Rectification of Vector fields

I am trying to understand how to rectify vector fields on manifolds. Namely if there is a manifold $M$ and a given vector field $X_p$ where for a $p_0$ we have $X(p_0)\neq0$ then there exists a neighborhood of $p_0$ and some other coordinate systme $y$ where $X=\frac{\partial}{\partial y_1}$. I would like some refference to study this phenomenon, mainly excersices or examples. I have read the proof in Spivak's book but I have a hard time solving actual excersises. Also I found Arnold's book on Ordinary Differential Equations lacking of any worked examples (although I may be wrong here).

For example, I would appreciate if someone could give me some on direction on rectifying the following $\mathbb{R^2}$ vector field, given on cartesian coordinates, around the point $p=(1,2)$:

$$V=x_1\frac{\partial}{\partial x_1} -2x_2\frac{\partial}{\partial x_2}.$$

I would be perticularly grateful if you could illuminate the procedure using flows.

2 Answers

I) Generally stratification/rectification of a non-vanishing vector field is guaranteed locally by the local existence theorem for ODEs.

II) In OP's example, it is easiest to stratify/rectify the vector field $V$ in steps:

1. Choose first $$(y_1,y_2)~=~(\ln |x_1|,\ln|x_2| ).$$ Then the vector field becomes $$V ~=~ \frac{\partial}{\partial y_1} - 2\frac{\partial}{\partial y_2}$$ by the chain rule.

2. Next choose $$(y_1,y_2)~=~(z_1+f(z_2),-2z_1+g(z_2)),$$ so that the Jacobian is non-vanishing. Then the vector field $$V ~=~ \frac{\partial}{\partial z_1}$$ is stratified.

• Thank you ! I would really appreciate it if you could also describe how to solve this example using flows. – Nick A. Dec 29 '17 at 14:29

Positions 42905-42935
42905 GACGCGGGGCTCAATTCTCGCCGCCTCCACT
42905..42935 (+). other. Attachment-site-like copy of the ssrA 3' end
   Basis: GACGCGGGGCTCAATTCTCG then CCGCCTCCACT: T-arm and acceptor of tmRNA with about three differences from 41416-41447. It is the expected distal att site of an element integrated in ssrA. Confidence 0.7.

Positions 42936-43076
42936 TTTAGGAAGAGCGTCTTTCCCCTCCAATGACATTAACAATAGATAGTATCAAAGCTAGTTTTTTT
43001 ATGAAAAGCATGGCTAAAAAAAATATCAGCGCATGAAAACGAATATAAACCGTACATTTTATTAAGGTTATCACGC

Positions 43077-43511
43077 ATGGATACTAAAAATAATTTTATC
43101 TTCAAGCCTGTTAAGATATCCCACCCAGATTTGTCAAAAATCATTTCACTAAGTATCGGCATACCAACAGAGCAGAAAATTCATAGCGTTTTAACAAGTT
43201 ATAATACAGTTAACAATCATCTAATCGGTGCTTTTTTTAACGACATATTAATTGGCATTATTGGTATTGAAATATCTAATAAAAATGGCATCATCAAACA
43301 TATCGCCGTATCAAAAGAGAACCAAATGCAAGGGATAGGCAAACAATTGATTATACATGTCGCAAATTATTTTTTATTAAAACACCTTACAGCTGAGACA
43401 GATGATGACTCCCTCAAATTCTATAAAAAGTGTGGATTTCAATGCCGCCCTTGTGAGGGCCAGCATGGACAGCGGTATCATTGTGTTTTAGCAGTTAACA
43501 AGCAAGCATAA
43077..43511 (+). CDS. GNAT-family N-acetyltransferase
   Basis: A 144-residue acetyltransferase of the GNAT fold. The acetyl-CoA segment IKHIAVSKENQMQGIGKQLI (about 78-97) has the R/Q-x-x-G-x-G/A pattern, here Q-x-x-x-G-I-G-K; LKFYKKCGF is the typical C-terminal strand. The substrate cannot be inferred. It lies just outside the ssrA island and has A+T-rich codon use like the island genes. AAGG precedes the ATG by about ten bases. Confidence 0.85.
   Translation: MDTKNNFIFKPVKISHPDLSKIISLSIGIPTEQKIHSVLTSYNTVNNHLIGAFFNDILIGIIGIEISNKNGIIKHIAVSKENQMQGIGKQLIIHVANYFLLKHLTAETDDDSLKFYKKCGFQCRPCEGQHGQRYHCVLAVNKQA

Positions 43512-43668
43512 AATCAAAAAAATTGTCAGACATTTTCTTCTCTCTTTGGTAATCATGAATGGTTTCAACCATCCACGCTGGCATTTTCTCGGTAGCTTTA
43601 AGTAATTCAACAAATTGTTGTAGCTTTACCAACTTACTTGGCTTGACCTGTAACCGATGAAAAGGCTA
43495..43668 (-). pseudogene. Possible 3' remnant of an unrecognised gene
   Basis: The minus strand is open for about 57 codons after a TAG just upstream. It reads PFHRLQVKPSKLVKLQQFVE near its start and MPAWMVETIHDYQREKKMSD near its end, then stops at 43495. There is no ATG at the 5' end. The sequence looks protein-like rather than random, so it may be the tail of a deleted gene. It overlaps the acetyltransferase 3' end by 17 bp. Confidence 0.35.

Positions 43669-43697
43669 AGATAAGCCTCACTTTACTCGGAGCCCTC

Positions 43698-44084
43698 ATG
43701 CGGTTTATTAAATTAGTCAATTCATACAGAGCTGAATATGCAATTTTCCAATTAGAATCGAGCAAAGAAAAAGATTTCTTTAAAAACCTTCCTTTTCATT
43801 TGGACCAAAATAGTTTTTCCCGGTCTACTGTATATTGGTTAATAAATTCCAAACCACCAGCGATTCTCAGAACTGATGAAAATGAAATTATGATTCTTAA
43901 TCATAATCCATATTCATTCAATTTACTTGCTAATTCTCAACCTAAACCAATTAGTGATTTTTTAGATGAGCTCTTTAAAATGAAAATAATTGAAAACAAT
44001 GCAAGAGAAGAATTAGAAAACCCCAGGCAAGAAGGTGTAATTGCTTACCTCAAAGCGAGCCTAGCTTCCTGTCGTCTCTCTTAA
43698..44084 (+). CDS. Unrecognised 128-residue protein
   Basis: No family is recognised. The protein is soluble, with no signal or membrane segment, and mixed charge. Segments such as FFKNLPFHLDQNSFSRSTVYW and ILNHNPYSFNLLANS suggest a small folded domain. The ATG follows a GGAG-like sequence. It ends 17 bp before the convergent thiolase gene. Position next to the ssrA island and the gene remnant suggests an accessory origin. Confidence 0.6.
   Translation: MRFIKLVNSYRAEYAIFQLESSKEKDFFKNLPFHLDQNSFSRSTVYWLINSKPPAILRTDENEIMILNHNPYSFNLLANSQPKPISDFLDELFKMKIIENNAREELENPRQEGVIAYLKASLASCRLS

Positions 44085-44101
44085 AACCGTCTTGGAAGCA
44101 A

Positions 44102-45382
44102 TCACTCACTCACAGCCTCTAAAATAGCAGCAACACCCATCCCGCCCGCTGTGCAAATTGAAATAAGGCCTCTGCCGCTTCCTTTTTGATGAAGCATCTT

After a few days I (the O.P.) finaly understood how to solve such problems using flows (usually this is reffered to as "streightening out", and can be found for example in Lee's book on differentiable manifolds). I will work on my example:

First you need to find the flow of the vector field. To do so you start by finding the integral curves, namely solving the diffeq system:

$\frac{dγ_1(t)}{dt}=γ_1(t)$

$\frac{dγ_2(t)}{dt}=-2γ_2(t)$

Setting initial conditions to be $γ(0)=(x,y)$ we get the flow $φ_t(x,y)=(xe^t,ye^{-2t})$.

Since at the point (1,2) we have $X_{(1,2)}=\frac{\partial}{\partial x}-2\frac{\partial}{\partial y}\neq0$ let's choose ${x}$ to play the role of time.

So to get the coordinate system we have $U(t,u)=φ_{t}(0,u)+(1,-2)=(e^t,e^{-2t}u-2)=(x,y)$ and $U^{-1}=(lnx,x^{2}(y+2))=(t,u)$. Using the chain rule to write:

$\frac{\partial}{\partial x}=\frac{\partial t}{\partial x}\frac{\partial}{\partial t}+\frac{\partial u}{\partial x}\frac{\partial}{\partial u}$

$\frac{\partial}{\partial y}=\frac{\partial t}{\partial y}\frac{\partial}{\partial t}+\frac{\partial u}{\partial y}\frac{\partial}{\partial u}$

We arrive to the desired answer.